Immigrant portraits in New York art show face down Trump



Sun, 24 Mar 2019 - 08:51 GMT


Sun, 24 Mar 2019 - 08:51 GMT

Visitors examine Artist Betsy Ashton's exhibition, "Portraits of Immigrants: Unknown Faces, Untold Stories" at Riverside Church in New York, U.S., March 10, 2019. REUTERS/Demetrius Freeman.

Visitors examine Artist Betsy Ashton's exhibition, "Portraits of Immigrants: Unknown Faces, Untold Stories" at Riverside Church in New York, U.S., March 10, 2019. REUTERS/Demetrius Freeman.

NEW YORK (Reuters) - Immigrant faces captured in life-sized portraits by artist Betsy Ashton look the viewer straight in the eye, as if eager to tell their stories of leaving home to brave new struggles in a strange land.

Ashton said she created the oil paintings to counter what she calls a false political narrative spun by the Trump administration.

“I simply decided it was time to balance the story, time to try to counter this inflammatory rage that’s being whipped up against a group of people that don’t deserve it,” Ashton said.

Her “Portraits of Immigrants” are on display through Easter at Manhattan’s Riverside Church, about 10 miles up the Hudson River from Ellis Island, where 12 million newcomers landed from 1892 to 1954. The Statue of Liberty towers over the island, asking the world in a plaque to “Give me your tired, your poor, your huddled masses yearning to breathe free.”

The portraits include teachers, entrepreneurs, a nurse, housekeeper, actor, politician and barista from Asia, Africa, Latin America, the Caribbean and Europe. They are newcomers and long-timers. Some are U.S. citizens, others have proper documents, one does not.

Their stories, which Ashton, a former CBS News correspondent, wrote and posted next to each portrait, tell of struggling to fit in to a new culture and learning a new language for the promise of a better life.

“The collective portrayal of the immigrant experience is what’s compelling, not just one individual story,” said Ron Kim, who came to New York from South Korea when he was 6. He is pictured in his New York State Assembly office, where he represents part of Queens, one of the city’s five boroughs.

Another immigrant immortalized in oil paint is Abdul Saboor, who taught U.S. troops the culture of his native Afghanistan before coming to the United States nearly five years ago.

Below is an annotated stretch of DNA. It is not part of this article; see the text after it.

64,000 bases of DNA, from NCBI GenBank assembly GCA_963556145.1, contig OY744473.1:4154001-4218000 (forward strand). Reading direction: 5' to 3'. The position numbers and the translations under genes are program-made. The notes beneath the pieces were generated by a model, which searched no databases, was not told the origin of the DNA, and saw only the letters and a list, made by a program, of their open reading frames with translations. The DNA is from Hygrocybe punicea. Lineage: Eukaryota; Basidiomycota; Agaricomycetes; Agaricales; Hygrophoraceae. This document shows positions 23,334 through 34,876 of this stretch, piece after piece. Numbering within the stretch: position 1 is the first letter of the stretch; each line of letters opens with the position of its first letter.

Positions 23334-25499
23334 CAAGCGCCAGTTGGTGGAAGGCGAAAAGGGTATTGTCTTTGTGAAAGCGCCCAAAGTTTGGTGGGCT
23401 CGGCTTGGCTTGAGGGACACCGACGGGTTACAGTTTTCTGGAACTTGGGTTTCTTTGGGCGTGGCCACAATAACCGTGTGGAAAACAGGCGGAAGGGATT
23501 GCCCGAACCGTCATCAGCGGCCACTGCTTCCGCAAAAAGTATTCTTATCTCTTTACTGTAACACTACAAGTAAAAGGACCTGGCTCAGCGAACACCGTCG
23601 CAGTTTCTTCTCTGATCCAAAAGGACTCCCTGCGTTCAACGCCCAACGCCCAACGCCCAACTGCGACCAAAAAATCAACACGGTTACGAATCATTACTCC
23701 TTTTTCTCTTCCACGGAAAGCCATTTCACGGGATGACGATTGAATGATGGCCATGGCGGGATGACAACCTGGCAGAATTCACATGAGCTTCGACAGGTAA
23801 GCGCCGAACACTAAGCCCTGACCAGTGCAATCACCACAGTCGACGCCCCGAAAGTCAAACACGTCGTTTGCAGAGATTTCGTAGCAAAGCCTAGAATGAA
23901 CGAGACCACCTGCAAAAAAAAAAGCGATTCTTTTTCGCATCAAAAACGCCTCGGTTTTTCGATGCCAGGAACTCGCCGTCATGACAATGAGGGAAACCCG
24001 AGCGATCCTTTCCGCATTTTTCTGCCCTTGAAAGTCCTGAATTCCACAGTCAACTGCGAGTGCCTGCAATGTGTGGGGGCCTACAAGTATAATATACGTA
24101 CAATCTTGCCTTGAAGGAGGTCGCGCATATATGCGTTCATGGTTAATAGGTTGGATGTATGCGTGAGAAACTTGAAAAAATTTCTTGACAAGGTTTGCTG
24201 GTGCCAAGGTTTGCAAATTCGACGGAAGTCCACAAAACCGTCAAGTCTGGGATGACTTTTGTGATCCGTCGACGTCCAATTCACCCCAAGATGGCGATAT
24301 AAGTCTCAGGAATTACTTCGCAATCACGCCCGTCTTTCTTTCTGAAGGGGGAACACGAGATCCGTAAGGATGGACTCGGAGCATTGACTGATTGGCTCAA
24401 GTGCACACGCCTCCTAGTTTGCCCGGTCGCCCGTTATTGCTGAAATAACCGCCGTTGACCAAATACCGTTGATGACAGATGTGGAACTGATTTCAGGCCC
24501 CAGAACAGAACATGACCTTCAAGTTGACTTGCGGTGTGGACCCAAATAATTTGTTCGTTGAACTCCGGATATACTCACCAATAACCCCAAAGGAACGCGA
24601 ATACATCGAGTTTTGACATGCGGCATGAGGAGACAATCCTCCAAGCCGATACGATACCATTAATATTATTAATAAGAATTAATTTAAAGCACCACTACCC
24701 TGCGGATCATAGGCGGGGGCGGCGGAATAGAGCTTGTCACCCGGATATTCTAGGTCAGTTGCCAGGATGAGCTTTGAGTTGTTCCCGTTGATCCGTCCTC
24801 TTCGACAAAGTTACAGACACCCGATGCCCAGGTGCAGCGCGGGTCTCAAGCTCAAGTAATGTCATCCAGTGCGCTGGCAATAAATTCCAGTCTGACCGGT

For Saboor, now a U.S. citizen working for the upstate New York nonprofit that helped resettle him, Ashton’s exhibit is an opportunity for Americans “to imagine themselves in my skin.”

Both Kim and Saboor said they are keenly aware of - and disturbed by - the political hot potato that immigration has become since Donald Trump became president.

As a candidate in 2016, Trump stirred anti-immigrant fervor by accusing Mexico of sending drug dealers, gangs and rapists into the country, as his supporters loudly urged him to “build that wall” along the southern U.S. border.

As president, Trump has not only maintained a rhetorical drum beat against illegal immigrants, but also sought to narrow the pathways for legal immigration and travel. The White House did not respond to a request for comment on this story.

Ashton says hearing Trump during the campaign shortly after a Sunday sermon about the Good Samaritan inspired her to put brush to canvas to show the true stories of American newcomers.

In her neighborhood in Queens, where nearly half the population is foreign born, the English-Scottish-Welsh-German artist whose ancestors on her father’s side arrived in the country about 300 years ago, had no trouble finding immigrants.

Slideshow (9 Images)
She started with “Eddie” Rigo, who runs the espresso bar she visits each morning. He fled crime-ridden Sao Paulo where his Italian family had been in the pizza business.

Then came Beata Szakowicz Kombel, a nurse Ashton knows from doctor visits. She left Poland’s sagging economy in the early 1990s.

The collection grew to 16, and Ashton is seeking two more immigrants from troubled countries, preferably Venezuela and Syria, to complete the set.

Winning over her subjects often took salesmanship.

“I didn’t want to be in the spotlight,” said Porez Luxama, who left Haiti in the 1990s and teaches math in a New York City middle school. “But she was very convincing.”

Ashton, whose works include a portrait on display in the U.S. embassy in London, has spent two years on the project, which cost her more than $200,000 in lost income. She is seeking other venues for her exhibit after it leaves Riverside Church.

The subjects include “Angel” (not her real name), who came over on a tourist visa 20 years ago; Maria Solome, a Guatemalan housekeeper who sneaked across the Rio Grande but recently secured a green card; and John Lam who came from Hong Kong poor and now heads the Lam Group real estate investment conglomerate.

Despite their assorted origins, races and religions, Ashton said immigrants share a determination to overcome the problems that drove them from their homes.

“It’s the grit, the guts and the resilience that comes with survival, sacrifice and risk-taking,” she said. “Those are the same qualities that we celebrate in immigrants from generations past.”



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